Consider Thinking Outside the Bookstore
Bookstores are a natural choice for book readings, but they aren’t necessarily the best. So instead, consider locations that might be relevant to your story.
One example of this is Neal Pollack’s first book, “The Neal Pollack Anthology of American Literature,” was launched; he conducted a reading in a train station bathroom, and just 15 people showed up. However, the story of an author who did a reading in a bathroom went global, helping to sell additional books. Because the book was humorous, it worked for Pollack. Although reading in a train station bathroom is unlikely to increase your book sales, keep in mind that bookstores aren’t the only option for reading.
Get to Know Your Reader
You must first understand your reader before you can begin to advertise your book. Who are the people you’d like to pick up your book and read it? Take the time to think about your target market.
Define this demographic to the greatest extent possible. After that, establish ways for getting there. Guerrilla marketing is not a one-style-fits-all approach. Remember, you’re exchanging brilliant ideas for dollars.
For example, if you’re marketing a science fiction book, why not make bookmarks with your book’s cover and hand them out at the next larping convention? You could also make a shirt with the title of your book and a catchy tagline.
Take Caution When Dealing with “Experts”
Because of the spread of freelancing websites, anyone can claim to be an expert. The problem is that many are not. If you’re looking for a marketer or publicist, there are plenty on the cheap—but they’re usually cheap for a reason.
When choosing someone to assist you, look at their track record—who they’ve worked for, and, if possible, communicate with a few authors who have worked with them.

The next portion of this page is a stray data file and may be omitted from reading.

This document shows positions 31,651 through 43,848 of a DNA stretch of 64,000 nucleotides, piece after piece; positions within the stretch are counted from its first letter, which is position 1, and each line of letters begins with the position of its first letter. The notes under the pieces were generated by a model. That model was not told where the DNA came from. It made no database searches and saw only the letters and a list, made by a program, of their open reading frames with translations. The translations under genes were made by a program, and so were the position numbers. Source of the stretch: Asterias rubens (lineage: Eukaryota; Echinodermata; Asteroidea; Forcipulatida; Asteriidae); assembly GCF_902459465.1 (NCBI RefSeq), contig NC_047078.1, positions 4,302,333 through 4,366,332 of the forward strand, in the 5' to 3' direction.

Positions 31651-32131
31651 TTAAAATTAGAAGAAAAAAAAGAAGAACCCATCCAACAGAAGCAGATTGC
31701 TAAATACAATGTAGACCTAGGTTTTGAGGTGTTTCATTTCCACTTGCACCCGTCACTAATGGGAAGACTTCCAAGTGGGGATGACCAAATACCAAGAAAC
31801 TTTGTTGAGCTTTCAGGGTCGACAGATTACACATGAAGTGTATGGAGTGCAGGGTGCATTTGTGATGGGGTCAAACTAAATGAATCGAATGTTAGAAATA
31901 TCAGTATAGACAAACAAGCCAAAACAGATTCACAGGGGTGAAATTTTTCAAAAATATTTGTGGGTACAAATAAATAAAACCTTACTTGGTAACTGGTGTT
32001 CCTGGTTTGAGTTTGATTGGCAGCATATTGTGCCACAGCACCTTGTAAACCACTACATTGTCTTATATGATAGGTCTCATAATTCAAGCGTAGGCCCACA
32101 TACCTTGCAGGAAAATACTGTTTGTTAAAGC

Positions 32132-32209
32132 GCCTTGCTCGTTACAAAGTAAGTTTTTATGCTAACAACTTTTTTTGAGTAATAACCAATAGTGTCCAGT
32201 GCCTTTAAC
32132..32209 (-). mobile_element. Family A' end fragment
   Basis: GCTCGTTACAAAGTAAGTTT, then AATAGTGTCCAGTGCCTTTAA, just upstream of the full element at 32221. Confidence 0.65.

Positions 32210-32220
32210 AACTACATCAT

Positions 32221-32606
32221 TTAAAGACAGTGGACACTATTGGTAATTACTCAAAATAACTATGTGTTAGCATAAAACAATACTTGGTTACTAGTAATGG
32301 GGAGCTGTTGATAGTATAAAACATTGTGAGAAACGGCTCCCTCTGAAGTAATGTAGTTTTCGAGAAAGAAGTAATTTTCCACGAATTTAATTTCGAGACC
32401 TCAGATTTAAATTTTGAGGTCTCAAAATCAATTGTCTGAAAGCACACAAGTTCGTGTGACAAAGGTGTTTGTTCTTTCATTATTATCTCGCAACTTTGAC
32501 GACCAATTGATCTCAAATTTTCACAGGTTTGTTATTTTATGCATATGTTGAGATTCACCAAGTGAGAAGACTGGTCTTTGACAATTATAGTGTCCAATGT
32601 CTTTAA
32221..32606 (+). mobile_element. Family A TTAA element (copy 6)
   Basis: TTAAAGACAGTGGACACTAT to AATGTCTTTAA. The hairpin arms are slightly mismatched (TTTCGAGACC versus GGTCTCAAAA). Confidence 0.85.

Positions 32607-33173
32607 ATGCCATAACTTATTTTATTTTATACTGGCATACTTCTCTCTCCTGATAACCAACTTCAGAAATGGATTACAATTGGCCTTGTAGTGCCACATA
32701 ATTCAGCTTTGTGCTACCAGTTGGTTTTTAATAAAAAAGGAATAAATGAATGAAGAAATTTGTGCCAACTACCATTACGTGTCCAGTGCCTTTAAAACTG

Keep Track of Social Media Mentions
This strategy allows you to determine whether the buzz is positive or negative. It also allows you to engage with your audience and form stronger bonds. This personal touch can increase trust and generate a stronger response to future social media calls to action.
Advertise in the Oddest Places
Always think outside the box while organizing your guerrilla book marketing campaign! It is vital when considering the areas where you’ll spend to promote your book.
A good location to start is where people wait—typically, there’s nothing else to do when you’re waiting, so you’ll read whatever advertisement you come across. For instance, before a movie starts in movie theaters, the ads are an excellent way to publicize your book. Those ads may be out of your budget so just use the principal for inspiration.
Remember to Do What You Do Best
It’s easy to get caught up in one aspect of a marketing campaign and forget to do what you do best. For example, maybe you’ve had a lot of success with direct mail, but you’re so focused on an email campaign that you overlook a potentially successful direct mail component of the overall effort.
In small businesses, guerilla marketing is becoming more popular due to the marketing technique’s low cost and short time commitment. The idea of it using a small amount of money to do something unusual should be part of every writer’s book marketing strategy.